Many veterinary practices rely on a PACS, or picture archiving and communication system, to store and manage their veterinary images. However, did you know that the capabilities of a PACS goes well beyond that? Indeed, you can now leverage your PACS solution to enable immediate sharing, access, and mobility with your veterinary images. By having these critical factors readily available to you, you can finally share your studies with other veterinarians, and even pet parents with a single click!
Whether it's a toy poodle or a working horse, people want to make sure their pets and farm animals receive the best medical treatment possible.
Similar to its human counterpart, medical imaging for animals has become an important part of diagnosis and treatment. However, some of the more advanced and expensive equipment required for imaging, like computed tomography (CT) scanners or magnetic resonance imaging (MRI) machines, is likely not part of the normal repertoire of most veterinary clinics.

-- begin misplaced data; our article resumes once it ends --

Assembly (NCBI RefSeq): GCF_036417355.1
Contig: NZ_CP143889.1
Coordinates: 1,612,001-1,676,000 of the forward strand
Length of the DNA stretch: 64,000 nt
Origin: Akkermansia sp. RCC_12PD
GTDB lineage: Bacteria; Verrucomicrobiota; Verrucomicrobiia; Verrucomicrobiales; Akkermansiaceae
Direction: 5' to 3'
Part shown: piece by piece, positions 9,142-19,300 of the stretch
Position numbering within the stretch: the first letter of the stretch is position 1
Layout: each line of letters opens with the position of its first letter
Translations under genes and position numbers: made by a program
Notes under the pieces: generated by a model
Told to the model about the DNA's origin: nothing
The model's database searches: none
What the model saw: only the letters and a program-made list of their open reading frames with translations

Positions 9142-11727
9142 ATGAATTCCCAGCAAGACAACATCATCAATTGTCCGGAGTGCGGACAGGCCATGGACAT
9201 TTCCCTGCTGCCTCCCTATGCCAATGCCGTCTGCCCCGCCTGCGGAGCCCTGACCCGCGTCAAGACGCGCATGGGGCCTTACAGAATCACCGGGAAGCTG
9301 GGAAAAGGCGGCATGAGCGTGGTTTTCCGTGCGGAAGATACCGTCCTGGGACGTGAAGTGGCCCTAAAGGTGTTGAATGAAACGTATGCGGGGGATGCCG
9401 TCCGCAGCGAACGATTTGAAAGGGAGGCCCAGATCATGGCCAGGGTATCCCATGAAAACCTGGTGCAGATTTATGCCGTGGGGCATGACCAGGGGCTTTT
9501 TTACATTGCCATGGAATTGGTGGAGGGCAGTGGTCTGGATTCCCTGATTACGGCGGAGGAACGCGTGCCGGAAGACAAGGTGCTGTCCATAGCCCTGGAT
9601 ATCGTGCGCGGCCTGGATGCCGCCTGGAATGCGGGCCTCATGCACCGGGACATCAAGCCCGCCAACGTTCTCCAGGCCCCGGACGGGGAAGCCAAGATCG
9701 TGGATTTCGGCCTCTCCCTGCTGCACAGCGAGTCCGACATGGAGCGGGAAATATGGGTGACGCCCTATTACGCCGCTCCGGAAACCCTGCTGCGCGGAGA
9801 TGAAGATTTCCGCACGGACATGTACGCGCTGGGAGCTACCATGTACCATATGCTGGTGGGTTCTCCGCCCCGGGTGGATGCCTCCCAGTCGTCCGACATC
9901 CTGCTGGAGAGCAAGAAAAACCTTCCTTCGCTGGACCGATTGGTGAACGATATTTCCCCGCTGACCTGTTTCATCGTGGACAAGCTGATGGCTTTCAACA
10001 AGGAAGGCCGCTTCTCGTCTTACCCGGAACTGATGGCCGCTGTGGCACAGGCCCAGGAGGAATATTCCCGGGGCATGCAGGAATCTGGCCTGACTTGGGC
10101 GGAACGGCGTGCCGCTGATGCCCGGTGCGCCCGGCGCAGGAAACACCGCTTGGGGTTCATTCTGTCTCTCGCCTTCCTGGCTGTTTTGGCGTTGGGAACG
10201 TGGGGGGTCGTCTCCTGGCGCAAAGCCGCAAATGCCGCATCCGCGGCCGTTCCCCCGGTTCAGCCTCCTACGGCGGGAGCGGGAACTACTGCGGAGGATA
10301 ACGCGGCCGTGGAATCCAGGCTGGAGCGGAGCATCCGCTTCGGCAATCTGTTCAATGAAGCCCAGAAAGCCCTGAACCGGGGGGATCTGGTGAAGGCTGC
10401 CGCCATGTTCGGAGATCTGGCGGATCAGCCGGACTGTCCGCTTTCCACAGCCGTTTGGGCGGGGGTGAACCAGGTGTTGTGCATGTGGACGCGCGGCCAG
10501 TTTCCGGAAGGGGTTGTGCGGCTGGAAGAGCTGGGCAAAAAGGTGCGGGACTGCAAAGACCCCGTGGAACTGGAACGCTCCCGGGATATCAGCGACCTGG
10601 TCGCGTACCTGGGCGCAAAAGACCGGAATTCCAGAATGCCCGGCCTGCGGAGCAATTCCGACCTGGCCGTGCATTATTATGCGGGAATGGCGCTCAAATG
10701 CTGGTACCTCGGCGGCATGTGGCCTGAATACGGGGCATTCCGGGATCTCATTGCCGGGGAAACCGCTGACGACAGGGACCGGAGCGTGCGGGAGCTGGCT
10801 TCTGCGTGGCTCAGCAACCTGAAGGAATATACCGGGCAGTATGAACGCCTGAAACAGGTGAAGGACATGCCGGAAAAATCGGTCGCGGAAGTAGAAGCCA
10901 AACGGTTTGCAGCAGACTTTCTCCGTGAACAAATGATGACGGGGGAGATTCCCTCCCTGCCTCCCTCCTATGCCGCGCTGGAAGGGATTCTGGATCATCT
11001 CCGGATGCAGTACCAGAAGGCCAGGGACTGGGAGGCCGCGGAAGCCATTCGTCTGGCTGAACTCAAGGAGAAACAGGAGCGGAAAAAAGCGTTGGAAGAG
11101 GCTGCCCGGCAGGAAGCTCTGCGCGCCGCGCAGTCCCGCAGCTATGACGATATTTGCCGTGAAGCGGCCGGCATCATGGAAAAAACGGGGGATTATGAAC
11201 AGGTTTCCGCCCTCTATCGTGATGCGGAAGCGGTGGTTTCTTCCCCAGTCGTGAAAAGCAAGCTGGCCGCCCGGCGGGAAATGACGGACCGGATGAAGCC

Luckily, companies offering mobile medical imaging services are part of a growing trend as they will come directly to a veterinarian - or any other location an animal resides - to supplement the local vet's capabilities.
If you run a private veterinary practice that uses medical imaging technology, you may be confused by a myriad of PACS offerings, each claiming advantages over the other. Whether you are finally giving up developing film or moving from an integrated Practice Management System (PMS), understanding how to parse the various buzz words, platforms and offerings to determine what is right for you, is a daunting task.
It’s critical for modern veterinary practices to have a picture archiving and communication system (PACS) that allows them to store, share and access medical images. However, the upfront cost of an onsite solution can be as much as $50,000, which is a huge outlay for a small veterinary practice to digest.
With so many picture archiving and communication systems (PACS) on the market, it can be difficult to know which one is best for your veterinary practice. Despite the diverse range of options available, many small practices simply use the rudimentary veterinary PACS offered by their practice management software (PMS) vendor.